How cannabis helps parenting

Source: nytimes
By: Mark Wolfe

The youngest of my three daughters was born around the same time I became a card-carrying medical cannabis patient. Even though I was only 44, I’d been suffering from occasional back pain. I also suffered bouts of stress, compounded by anxiety. The causes were unknown, but there seemed to be a correlation with work deadlines and flying coach with three children under the age of 5. Sometimes it got so bad I had trouble falling asleep at night, leaving me groggy and irritable.

So, in 2010, I resolved to seek medical help. I received a thorough physical examination from my CannaMed doctor, who checked not only my pulse but my blood pressure as well.

Examining the results, he concluded that I would benefit enormously from a cannabis-based treatment regimen and recommended that I use a brownie-based form of the drug to avoid the lung irritation associated with other modes of dose administration. I soon had in my possession a shiny, state-sanctioned medical marijuana ID card, gaining me free access to the city’s expanding array of quasi-legal cannabis dispensaries.

After two years of treatment, I can state unequivocally that I feel much better about pretty much everything. Sure, my back still hurts, but I’m cool with it.

But the best part is an amazing off-label benefit I call Parental Attention Surplus Syndrome.

Before beginning treatment, I was a dutiful if not particularly enthusiastic father. Workaday parental obligations were a necessary, unfortunate chore. I was so stressed out by the end of the day that bedtime, with its interminable pleas for more stories, songs, sips of water and potty breaks, felt like a labor to be endured and dispatched as quickly as possible.

Here is what a typical weekday evening exchange between me and my oldest daughter once looked like:

    Child: Daddy, can you show me how to make a Q?
    Father: (sipping bourbon and soda, not looking up from iPad) Just make a circle and put a little squiggle at the bottom.
    Child: No, show me!
    Father: Sweetie, not now, O.K.? Daddy’s tired.
    It’s different now:
    Child: Daddy, can you show me how to make a Q?
    Father: (getting down on the floor) Here, I’ll hold your hand while you hold the pen and we’ll make one together. There! We made a Q! Isn’t it fantastic?
    Child: Thanks, Daddy!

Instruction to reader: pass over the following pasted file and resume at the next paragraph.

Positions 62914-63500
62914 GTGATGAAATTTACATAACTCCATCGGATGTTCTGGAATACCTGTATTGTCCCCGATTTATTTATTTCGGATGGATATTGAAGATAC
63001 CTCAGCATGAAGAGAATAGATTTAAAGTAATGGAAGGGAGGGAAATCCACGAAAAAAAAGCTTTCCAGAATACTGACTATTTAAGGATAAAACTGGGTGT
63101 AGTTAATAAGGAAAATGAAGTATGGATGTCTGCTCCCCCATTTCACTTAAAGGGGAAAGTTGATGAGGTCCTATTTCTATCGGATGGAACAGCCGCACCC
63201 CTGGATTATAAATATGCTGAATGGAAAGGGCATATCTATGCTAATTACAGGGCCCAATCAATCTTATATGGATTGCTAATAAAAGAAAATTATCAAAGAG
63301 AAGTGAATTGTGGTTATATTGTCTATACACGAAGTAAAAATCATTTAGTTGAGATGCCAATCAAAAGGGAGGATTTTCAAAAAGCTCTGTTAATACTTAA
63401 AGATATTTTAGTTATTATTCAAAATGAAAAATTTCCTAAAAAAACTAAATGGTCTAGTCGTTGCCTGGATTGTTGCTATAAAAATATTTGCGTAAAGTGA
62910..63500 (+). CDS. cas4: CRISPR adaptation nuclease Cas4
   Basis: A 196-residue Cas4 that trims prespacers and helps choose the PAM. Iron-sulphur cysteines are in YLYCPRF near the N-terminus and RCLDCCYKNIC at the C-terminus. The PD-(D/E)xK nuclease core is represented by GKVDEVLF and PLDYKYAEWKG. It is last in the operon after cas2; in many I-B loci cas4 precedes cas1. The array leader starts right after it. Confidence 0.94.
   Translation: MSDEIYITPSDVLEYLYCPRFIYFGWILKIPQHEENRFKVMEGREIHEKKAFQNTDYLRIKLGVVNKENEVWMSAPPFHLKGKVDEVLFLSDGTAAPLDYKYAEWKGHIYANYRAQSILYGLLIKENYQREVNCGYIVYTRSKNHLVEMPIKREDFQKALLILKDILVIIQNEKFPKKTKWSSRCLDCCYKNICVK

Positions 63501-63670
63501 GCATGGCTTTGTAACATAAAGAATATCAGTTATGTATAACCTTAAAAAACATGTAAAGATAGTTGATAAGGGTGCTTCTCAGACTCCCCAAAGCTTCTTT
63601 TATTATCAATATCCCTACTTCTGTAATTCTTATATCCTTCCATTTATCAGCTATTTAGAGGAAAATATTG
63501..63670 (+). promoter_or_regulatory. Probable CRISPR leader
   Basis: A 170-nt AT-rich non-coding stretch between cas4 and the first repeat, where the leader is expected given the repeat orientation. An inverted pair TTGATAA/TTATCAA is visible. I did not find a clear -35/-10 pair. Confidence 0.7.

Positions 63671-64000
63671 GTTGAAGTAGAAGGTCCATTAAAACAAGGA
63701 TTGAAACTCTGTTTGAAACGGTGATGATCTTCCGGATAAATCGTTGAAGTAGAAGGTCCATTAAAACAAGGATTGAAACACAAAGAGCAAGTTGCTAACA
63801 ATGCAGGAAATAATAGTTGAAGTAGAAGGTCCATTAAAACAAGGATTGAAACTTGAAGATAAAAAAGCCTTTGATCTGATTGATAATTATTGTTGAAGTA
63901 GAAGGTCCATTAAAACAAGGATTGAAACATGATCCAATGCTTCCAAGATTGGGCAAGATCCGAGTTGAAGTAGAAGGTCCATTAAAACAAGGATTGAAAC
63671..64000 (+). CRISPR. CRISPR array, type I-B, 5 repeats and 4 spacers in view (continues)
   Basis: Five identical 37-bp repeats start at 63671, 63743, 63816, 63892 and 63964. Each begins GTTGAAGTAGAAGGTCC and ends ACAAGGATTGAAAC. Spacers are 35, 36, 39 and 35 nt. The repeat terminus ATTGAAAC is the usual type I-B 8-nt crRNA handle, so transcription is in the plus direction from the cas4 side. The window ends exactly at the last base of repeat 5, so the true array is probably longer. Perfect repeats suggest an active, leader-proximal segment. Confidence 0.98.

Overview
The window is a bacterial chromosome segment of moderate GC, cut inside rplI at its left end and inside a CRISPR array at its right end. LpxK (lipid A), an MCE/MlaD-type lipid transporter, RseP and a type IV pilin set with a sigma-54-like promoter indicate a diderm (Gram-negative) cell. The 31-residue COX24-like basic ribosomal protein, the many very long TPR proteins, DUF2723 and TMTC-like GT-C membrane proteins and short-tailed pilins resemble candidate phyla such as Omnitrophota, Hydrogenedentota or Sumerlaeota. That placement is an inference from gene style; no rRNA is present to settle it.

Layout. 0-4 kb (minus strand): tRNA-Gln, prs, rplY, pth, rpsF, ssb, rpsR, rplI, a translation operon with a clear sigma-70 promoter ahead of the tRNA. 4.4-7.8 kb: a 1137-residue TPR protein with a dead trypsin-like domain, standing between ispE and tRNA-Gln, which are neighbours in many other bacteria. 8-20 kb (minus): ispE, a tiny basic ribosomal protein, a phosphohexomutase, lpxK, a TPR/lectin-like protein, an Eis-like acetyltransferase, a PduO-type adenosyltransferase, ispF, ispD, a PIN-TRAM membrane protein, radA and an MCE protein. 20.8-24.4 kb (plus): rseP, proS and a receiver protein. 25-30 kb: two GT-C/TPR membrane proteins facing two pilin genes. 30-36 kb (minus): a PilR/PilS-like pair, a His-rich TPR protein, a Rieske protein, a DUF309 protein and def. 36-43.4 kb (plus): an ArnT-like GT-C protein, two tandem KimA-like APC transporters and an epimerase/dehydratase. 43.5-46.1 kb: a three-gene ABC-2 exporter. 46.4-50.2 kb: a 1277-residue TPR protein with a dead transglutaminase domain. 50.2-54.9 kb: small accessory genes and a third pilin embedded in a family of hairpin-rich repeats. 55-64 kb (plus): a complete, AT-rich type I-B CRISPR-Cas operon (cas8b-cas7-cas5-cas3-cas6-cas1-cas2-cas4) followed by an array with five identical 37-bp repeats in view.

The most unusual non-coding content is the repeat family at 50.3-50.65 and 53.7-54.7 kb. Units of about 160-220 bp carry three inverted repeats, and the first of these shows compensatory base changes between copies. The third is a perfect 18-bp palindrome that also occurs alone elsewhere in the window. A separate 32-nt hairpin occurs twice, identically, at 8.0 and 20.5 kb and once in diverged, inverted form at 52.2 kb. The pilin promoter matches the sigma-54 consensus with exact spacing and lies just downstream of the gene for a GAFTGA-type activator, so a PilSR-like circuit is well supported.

Father: Don’t you just love the shape of this pen?

    It’s the same with my middle child:
    Before:
    Child: Can I watch a video?
    Father: Of course!
    After:
    Child: Can I watch a video?
    Father: Why don’t we read a story and then pretend we’re in our own video! Go pick out a book, and I’ll go get the finger puppets.

I swear I am a more loving, attentive and patient father when I take my medication as prescribed. Perhaps this isn’t surprising. As anyone who inhaled during college can attest, cannabis enhances the ability to perceive beauty, complexity and novelty in otherwise mundane things (grout patterns in your bathroom floor, the Grateful Dead, Doritos), while simultaneously locking you into a prolonged state of rapt attention. You not only notice the subtle color variations in your cat’s fur, you stare at them in loving awe for 20 solid minutes.

I submit that this can be enormously salutary to the parent-toddler relationship. Beyond food, shelter and clothing, what do small children need most from their parents? Sustained, loving, participatory attention. Thank you, Doctor.

No doubt some of you are tut-tutting that I should use meditation or yoga or Zen mindfulness to achieve this. Point taken, and if I had a full-time staff of cooks and nannies, I’m sure I’d give all that a whirl. But the reality is that my wife and I are raising multiple tots on modest incomes in a small space in a very expensive city. No time for Tantra.

And I’m not suggesting that all stressed-out fathers should just get baked. You might even get a ticket for it in some states. And let’s not forget the health risks, which are rumored to possibly exist. I’ve heard that even a small amount of marijuana can impair short-term memory function. It might also affect short-term memory function.

But for me, at least, the benefits clearly outweigh the risks. I find the time I spend with my children to be qualitatively different and simply more fun when I take my medicine (always in private, never in front of them, never too much). I am able to become a kid again, to see things through my daughters’ eyes and experience, if I’m lucky, the wonder of each new game, each new object and sound, as they do.

Deeply embedded voices of authority in my head do still caution that I may be hurting my kids in ways I can’t see. But I just can’t imagine how it could possibly be worse for them than the consequences of their father’s former stress-fueled frustration and withdrawal. When I’m rolling around the floor with my giggling daughters, clicking into an easy dynamic of goofy happiness and love, I feel it’s just what the doctor ordered.

Mark Wolfe is an art dealer.

3 thoughts on “How cannabis helps parenting

  1. same here but i have to buy it im more relaxed with my daughter plus im not popping pain pills but i dont have a med card to get it it may sound bad but im more focus it seems like my brain gets a boost

    Like

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